Somebody said personality is what you are in the light when everybody can see, and character is what you are in the dark when no one can see. And character is the issue in ministry. It is what you are before God. It is the holding and proclaiming of truth out of a godly life that is the essential thing. And Paul wanted Timothy to understand this fact, to have it deeply embedded in his thinking, and so he mentions it very often. Back in chapter 1, verse 5, he talked about being sure that a pure heart and a good conscience and an unfeigned faith was maintained.

In chapter 1, verse 19, he talks about holding the faith and a good conscience; that is, a conscience that does not accuse one of sin. In chapter 2, verse 8, men should be lifting up holy hands without wrath and dissimulation. He talks about, in chapter 3, verse 1, that an overseer does a good work, and verse 2 says his work is so good that it requires a man who is blameless. That’s a reference to character. Also, a deacon, in verse 10, is to be blameless. In chapter 6, verse 11, the man of God is to flee sin and follow righteousness, godliness, faith, love, patience, meekness.

In 2 Timothy 2, he is to be strong in the Lord, verse 1, strong in the grace that is in Christ Jesus. In verse 15 it indicates that he is never to be a workman who needs to be ashamed but unashamed because obviously of a pure life. In chapter 2, verse 21, he is to be purged. In verse 22, he is to run from youthful lusts and pursue righteousness and call on God out of a pure heart. In chapter 3, verse 17, the man of God is to be perfect, thoroughly furnished unto all good work.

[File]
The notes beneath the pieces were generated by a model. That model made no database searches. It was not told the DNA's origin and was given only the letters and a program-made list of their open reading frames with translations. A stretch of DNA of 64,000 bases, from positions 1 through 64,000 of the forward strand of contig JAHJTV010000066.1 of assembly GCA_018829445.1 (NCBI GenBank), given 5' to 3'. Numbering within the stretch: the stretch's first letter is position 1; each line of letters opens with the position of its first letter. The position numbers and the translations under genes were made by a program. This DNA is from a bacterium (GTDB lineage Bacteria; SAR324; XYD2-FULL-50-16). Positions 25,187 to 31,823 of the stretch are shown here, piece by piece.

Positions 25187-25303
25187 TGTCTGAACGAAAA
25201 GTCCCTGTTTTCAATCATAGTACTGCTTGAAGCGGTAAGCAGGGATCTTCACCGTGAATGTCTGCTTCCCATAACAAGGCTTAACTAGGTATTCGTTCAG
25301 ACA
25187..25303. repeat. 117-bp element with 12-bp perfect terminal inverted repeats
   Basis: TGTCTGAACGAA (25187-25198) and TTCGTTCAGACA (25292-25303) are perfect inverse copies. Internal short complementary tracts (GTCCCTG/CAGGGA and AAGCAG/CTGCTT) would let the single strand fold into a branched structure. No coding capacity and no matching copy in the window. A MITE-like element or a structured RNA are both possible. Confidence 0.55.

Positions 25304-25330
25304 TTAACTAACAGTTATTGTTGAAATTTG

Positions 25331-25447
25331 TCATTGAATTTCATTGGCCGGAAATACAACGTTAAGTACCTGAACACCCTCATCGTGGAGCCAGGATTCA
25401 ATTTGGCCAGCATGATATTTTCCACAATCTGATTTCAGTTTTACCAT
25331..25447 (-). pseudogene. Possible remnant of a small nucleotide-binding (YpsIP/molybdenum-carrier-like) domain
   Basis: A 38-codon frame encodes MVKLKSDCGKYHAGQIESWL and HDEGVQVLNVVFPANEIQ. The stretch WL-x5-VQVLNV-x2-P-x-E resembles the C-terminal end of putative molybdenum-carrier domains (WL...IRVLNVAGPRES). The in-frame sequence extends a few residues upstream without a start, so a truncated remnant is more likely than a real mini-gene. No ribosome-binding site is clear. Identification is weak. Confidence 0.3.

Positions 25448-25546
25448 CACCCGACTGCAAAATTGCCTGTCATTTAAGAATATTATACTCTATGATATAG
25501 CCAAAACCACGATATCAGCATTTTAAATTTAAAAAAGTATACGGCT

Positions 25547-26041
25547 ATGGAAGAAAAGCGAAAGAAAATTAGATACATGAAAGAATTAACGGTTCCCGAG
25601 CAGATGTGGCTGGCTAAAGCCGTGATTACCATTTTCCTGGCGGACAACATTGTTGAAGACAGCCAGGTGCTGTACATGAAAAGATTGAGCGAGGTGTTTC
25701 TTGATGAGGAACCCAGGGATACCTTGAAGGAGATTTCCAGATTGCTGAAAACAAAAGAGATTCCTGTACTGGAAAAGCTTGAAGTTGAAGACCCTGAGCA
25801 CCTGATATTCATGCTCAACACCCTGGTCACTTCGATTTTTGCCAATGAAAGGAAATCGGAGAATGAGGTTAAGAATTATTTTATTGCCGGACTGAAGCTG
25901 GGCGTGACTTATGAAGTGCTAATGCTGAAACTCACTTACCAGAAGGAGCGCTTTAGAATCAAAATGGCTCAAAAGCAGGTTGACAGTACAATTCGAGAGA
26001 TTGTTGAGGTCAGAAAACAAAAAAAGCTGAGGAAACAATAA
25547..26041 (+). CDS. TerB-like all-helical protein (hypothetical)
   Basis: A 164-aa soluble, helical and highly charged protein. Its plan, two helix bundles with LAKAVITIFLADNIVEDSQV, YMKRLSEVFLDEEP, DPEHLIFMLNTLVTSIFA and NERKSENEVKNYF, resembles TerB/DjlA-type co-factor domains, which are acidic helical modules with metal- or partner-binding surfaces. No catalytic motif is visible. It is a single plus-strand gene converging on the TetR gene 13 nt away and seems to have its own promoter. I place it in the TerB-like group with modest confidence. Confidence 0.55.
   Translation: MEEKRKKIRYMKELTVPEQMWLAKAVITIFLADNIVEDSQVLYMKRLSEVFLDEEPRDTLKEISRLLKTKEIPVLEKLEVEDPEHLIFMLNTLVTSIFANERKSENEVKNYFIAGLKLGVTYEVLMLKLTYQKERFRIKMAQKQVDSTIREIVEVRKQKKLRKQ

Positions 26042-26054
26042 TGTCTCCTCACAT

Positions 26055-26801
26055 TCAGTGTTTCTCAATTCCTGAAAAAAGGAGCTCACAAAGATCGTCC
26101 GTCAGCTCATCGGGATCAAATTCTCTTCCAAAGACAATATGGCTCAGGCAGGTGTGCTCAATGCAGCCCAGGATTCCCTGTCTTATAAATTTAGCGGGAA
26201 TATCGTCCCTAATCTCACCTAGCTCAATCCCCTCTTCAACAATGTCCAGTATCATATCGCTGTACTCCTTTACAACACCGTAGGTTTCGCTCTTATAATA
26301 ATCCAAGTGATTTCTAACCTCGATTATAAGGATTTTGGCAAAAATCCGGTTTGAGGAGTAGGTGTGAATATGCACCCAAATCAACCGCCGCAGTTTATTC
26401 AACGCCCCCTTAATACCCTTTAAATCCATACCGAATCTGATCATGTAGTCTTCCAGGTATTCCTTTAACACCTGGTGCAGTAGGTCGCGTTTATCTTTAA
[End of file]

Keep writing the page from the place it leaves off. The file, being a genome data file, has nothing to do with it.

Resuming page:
So throughout the pastoral epistles, the intent of Paul is to lay the responsibility on the servant of God at the level of spiritual character. That’s where everything really takes place. All ministry activity is a flowing out of character. So the sum of the character of the holy minister, then, is pulled together in that little phrase in verse 6, you shall be a good (or noble or excellent) minister of Jesus Christ. One who would fit into Matthew 25:21, “Well done, good and faithful servant, enter into the joy of your Lord. You’ve been faithful over a few things, I’ll make you ruler over many things.”

And so Paul wants Timothy (and anyone else who fits into the category of pastoring ministries) to realize that there is a standard of personal virtue and there is a standard of public ministry that is linked to that which is inviable from the standpoint of God for success in the ministry. God wants men of character. Now, what are the qualifications? Well, we looked at four, let me just review them briefly for you and then we’ll go on and take a couple more. I have eleven in this passage, but I want to be cautious as we move through so that you understand them completely, and we’ll look to the rest of them next Lord’s day.

Number one, we said an excellent minister warns his people of error. He warns his people of error. Verse 6 says if you put the brethren in remembrance, of if you remind them of these things, you will be a good minister or an excellent servant of Jesus Christ. The phrase “these things” has reference to all of the doctrines of demons, seducing spirits, lying hypocrites, false teachers, those who oppose the truth who are referred to in the first five verses of the chapter. The Lord wants His servant to be warning the people about such error. That’s not the major emphasis of his ministry, but that is an important aspect of it.